5 important things about talking to your audience....
Last week I went to the Arts Marketing Association conference enticed by the offer of exploring “meaningful engagement” and “connection” with audiences as both of these are values that are central to my work as an artist and theatre maker.
I’d like to tell you about the 5 things that I learnt about communicating with audiences from the conference (and I’m meaning audiences in the widest sense)
1. Is what you write too long?
I wasn’t surprised to find out that people only read a quarter of what’s written online or that people don’t browse online writing – I know when I go online I want to get to the thing I need. But I was surprised by this fascinating research presented by @coopdigital about how people read online. Research has tracked where peoples eyes gaze falls on a web page, using gaze plots (dots to indicate points where a person's eyes focus) and heatmaps (colour-coded visualisations of where many people look)
I have made assumptions about how people read and how much they will read. Have you?
2. Is your written communication too arduous to read?
Apparently people aren’t reading online – they’re foraging for information. They often miss out long words and read about every fifth word. They read for an average of 8 seconds.
A focus on plain language is very welcome (and the overriding feedback from the subsequent engagement when I tweeted the above picture out.) So based on these two new pieces of information I then went home and cut down my website. This is my ‘about me’ page before….
And this is after…. I haven’t quite managed the F shape but I think it’s easier to digest?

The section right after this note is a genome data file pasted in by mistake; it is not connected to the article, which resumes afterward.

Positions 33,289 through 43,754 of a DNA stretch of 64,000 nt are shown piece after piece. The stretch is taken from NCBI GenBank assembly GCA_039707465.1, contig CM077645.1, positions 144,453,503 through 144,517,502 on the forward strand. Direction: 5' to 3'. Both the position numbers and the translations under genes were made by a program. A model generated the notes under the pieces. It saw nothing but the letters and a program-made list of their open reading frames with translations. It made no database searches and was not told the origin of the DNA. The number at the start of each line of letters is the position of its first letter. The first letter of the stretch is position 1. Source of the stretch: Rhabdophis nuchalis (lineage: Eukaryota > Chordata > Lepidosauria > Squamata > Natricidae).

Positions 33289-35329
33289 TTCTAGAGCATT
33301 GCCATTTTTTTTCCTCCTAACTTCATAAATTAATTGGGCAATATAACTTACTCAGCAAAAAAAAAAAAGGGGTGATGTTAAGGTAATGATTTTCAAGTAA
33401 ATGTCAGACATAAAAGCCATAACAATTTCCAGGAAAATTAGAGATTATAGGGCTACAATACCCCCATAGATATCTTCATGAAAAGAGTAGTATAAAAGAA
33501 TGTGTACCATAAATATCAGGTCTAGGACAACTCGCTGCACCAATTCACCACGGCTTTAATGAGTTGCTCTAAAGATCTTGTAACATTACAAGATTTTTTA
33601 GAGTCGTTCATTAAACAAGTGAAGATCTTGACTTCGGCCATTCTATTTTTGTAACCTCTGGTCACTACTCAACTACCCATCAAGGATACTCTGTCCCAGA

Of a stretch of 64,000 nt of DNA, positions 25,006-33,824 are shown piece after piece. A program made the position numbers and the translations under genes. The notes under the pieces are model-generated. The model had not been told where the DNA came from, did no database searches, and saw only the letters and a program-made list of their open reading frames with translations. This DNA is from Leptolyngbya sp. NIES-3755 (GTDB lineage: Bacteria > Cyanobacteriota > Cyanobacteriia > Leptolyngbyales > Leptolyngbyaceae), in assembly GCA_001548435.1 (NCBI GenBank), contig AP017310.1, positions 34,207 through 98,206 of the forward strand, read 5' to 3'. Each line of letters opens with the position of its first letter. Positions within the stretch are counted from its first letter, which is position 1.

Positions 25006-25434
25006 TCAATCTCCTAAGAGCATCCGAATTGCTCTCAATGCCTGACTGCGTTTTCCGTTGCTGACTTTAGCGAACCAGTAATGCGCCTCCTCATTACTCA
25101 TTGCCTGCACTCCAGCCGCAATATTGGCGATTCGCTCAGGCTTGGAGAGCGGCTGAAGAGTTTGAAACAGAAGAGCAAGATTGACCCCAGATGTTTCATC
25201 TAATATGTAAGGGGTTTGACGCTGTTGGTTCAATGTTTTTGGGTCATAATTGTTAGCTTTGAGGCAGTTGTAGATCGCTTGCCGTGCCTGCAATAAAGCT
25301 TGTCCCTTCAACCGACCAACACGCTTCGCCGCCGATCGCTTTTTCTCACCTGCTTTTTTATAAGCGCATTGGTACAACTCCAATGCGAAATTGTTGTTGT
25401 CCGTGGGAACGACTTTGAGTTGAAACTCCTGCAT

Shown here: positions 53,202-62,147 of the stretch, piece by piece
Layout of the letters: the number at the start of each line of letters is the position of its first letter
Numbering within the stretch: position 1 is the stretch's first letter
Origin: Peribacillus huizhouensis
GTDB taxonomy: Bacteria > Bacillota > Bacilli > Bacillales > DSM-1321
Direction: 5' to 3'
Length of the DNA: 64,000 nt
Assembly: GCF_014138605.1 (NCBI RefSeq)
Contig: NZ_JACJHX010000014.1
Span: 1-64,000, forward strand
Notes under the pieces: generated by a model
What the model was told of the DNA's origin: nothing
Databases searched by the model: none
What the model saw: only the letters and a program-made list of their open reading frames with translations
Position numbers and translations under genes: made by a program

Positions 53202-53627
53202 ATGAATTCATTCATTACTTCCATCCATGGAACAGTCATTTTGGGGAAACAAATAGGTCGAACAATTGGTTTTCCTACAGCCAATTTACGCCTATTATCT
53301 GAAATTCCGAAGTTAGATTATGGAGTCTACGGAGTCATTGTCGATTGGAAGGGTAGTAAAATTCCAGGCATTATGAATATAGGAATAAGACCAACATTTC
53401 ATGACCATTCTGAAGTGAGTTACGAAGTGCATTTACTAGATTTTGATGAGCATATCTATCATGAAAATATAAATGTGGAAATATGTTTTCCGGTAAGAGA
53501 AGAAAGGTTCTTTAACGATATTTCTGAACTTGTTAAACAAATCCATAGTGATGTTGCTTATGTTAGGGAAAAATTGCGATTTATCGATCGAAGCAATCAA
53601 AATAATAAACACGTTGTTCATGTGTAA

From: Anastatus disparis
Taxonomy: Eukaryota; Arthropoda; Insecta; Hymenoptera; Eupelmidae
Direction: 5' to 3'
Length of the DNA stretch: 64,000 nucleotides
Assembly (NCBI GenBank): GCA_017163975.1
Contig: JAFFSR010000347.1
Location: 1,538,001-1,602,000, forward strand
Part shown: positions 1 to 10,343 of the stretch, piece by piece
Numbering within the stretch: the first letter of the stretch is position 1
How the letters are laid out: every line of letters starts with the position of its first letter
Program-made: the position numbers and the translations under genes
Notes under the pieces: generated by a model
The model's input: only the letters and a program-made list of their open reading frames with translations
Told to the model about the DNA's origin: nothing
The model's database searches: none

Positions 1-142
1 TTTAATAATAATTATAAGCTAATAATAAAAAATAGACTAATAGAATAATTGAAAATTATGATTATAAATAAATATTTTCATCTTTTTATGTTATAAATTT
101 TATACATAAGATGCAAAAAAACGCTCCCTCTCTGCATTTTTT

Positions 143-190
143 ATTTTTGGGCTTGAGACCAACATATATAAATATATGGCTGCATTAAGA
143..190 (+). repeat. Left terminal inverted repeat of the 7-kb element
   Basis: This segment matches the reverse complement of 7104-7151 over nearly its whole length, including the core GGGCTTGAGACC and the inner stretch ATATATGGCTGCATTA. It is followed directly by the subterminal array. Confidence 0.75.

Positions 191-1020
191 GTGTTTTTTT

3. Can you tell compelling stories?
Telling your story helps those people understand your work, and telling it well, with their needs in mind, can heavily influence how receptive they are to our ideas.
“Story makes sense out of a confusing universe…it teaches us ho to live by discovering how our fellow humans being overcome challeneges in their lives… it helps us discover the universals that bind us”
Jack Hart - Storycraft
It was interesting to learn from Hannah Hethmon that the mistake too many people make about their stories is that they don’t focus on what fascinating about the story. An example of this might be:
“This is a story is about two peoples relationship, where one wants to play an the other doesn’t ”
But what might compel you to engage with the story is:
“What’s interesting about this is how the conflict reflects the adult child relationship and how playing wins out in the end because being immersed in play can bring pure joy and freedom”.
This is Hannah’s example about injured people coming back from Iraq…
Communicating a compelling story applies to all sorts of medium: podcasts, tweets, instagram posts, your web pages…. Story is king!
One of the overriding messages from the conference was the need for communication to reflect what you’re about. That it’s our vulnerabilities that make connections. Nadja Bellan-White challenged the conference to always remember:
Communicating with our audiences has to be a conversation - as if there person was in the room.
No one likes to be ‘shouted’ at, being fed ‘information’… “I’m doing this and I’m doing that”. The irony of the digital world is that although it does fundamentally draw us away from human interaction, it’s interaction people are seeking – not one way information sharing.
5. The big take away about inclusivity
We need to appreciate that we are not our audiences, and being considerate of their circumstances, we create services that are inclusive and respectful. That helps us create meaningful engagement. The word ‘inclusivity’ can cause some anxiety in people who worry “am I being as inclusive as I can be” (myself included). But take heart… the message from the conference when it comes to communicating inclusively with your audiences is that::
It’s not about knowing it all myself – it’s about working with those who do, and making sure I go to multiple reference points (multiple experts) to be humble enough to ask for help.
It’s not about being the same colour or the same faith – it’s about my intention to include
Liz Clark is Artistic Director of Turned On Its Head, a small scale dance company with big ambitions to shape the way early years dance is seen and participated in.